Wednesday, March 17, 2010

No pay obligation then No work obligation on National Youth Day!

This is most certainly a CATCH 22! Ok then...if the Ministry of Labour is not obliged to pay their workers for the two days lost to "an act of God"...then it is most certainly FAIR for the workers to take their HOLIDAY on the ALREADY calendared National Youth Day on Monday rather than have to come to work on THEIR HOLIDAY to make up the days LOST! Makes sense right?


Since the disaster is an "act of God" and is also WELL BEYOND your control as a worker, on top of the imposed curfew, you should not be penalised for it by not getting your TRULY DESERVED two days pay! 

Maybe it's time that the ILLEGAL government look into this matter. Maybe a law that covers upto 5 days of paid work due to an "act of God" and then no pay after that period would be sufficient...don't you think? Rather than penalise you for the two days pay and then EXPECT you to go to work on your HOLIDAY!

Fiji’s employers have been informed by the Ministry of Labour that they are not obliged to pay their workers for the two days that they stayed at home this week following a curfew imposed because of Cyclone Tomas.

The ministry’s director of labour and compliance Sadrugu Ramagimagi provided the Fiji Employers Federation with the clarification today, at the Federation’s request.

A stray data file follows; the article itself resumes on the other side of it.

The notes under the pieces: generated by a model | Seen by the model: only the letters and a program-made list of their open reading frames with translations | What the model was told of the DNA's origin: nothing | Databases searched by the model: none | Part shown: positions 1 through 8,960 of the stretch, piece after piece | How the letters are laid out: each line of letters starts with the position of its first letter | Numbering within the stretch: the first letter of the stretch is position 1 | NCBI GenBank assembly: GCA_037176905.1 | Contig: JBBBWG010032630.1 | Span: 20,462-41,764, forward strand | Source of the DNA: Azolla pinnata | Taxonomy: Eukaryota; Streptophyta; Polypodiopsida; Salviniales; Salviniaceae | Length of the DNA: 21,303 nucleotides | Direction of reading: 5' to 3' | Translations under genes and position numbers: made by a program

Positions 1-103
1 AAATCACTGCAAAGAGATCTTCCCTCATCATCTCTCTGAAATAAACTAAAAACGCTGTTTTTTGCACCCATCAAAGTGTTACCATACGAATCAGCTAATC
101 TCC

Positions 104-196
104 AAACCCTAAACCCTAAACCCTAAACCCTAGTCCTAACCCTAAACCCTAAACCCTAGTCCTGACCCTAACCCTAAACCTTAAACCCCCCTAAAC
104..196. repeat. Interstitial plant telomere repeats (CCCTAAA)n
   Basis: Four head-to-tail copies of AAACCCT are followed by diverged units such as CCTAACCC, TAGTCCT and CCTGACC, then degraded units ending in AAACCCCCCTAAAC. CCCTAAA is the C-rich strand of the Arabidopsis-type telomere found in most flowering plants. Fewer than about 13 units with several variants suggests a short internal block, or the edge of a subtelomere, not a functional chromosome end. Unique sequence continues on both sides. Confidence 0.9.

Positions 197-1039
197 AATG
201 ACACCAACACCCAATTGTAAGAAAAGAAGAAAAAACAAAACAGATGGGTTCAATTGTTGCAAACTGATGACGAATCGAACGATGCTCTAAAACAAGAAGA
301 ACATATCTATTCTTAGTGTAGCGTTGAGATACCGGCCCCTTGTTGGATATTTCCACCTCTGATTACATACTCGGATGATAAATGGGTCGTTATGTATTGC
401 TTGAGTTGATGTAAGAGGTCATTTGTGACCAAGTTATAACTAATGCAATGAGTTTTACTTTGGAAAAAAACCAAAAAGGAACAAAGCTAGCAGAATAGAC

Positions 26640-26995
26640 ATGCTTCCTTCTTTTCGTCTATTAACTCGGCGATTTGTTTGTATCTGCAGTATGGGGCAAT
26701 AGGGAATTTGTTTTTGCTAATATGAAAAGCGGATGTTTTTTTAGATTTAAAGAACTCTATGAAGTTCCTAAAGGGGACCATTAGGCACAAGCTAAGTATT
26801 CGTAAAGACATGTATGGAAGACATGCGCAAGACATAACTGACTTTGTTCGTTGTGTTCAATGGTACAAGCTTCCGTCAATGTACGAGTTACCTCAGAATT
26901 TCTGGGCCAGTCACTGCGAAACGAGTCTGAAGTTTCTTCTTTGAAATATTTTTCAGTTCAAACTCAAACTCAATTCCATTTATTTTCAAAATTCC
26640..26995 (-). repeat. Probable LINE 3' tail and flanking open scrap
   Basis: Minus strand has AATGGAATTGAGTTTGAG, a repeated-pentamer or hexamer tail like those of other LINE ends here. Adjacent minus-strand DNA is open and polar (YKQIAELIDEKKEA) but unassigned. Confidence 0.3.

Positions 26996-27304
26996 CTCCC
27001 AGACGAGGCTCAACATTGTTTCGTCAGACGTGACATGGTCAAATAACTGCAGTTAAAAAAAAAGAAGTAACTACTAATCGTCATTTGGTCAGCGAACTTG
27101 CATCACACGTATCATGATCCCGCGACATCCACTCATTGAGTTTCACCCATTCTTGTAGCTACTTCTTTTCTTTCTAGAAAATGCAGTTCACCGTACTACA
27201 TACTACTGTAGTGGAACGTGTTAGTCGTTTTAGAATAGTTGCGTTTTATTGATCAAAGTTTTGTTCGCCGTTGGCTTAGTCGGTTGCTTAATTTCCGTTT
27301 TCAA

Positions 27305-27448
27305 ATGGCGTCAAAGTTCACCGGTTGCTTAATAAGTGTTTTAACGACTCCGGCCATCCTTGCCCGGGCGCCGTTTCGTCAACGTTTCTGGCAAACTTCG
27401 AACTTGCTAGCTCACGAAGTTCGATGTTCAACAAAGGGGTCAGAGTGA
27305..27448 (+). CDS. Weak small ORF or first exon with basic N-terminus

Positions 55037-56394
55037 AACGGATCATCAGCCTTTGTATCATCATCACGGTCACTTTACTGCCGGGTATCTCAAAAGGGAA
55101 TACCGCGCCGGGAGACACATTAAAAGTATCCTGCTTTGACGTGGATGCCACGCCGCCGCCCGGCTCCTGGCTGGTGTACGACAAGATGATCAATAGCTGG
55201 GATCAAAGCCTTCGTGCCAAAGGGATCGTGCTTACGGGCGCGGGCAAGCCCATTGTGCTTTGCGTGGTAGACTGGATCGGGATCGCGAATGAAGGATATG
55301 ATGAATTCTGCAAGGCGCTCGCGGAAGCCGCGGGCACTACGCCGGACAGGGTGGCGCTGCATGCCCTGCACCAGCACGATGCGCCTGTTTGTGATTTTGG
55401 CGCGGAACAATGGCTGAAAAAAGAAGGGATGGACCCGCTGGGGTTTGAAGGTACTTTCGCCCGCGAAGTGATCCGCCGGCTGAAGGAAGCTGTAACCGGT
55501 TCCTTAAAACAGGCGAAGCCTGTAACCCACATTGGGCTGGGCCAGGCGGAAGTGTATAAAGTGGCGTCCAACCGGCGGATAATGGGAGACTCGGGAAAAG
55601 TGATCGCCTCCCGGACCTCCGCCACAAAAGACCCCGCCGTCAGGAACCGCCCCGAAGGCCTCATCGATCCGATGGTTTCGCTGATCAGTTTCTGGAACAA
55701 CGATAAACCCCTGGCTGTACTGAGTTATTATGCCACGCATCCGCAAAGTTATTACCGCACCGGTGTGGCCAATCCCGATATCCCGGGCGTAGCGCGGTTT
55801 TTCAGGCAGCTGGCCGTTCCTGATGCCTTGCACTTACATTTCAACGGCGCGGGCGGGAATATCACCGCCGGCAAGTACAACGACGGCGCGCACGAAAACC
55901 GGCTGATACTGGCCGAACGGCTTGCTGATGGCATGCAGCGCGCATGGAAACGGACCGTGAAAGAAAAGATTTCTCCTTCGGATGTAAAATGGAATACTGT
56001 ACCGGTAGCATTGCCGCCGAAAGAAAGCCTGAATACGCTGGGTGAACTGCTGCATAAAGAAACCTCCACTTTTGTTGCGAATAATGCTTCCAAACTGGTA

Ramagimagi told FijiLive that under Fiji’s employment laws, employers are not required to pay in case of natural disasters described as an “act of God”.

“Occurrence of things beyond our control leads to employers not being able to provide employment, eventually resulting in no pay being given out,” he said.

Ramagimagi said the government’s announcement that next Monday’s National Youth Day public holiday would now be a normal working day was sufficient to make up for the days people had lost and therefore workers should not be complaining.

He said it was obvious that people cannot work when there is a natural disaster because they would have to choose between work and their safety.

Ramagimagi agreed that workers would not be happy with the decision but he said this was not the first time such a step has been taken.

“Previously when the nation had stopped working in case of an act by God, no pay was given,” he said.

Ramagimagi added that in normal circumstances, employers had to provide work and pay but not when it was impossible for them to provide work to employees with a curfew imposed.

“There is no obligation to pay unless there are existing contractual agreements to pay,” Ramagimagi said.

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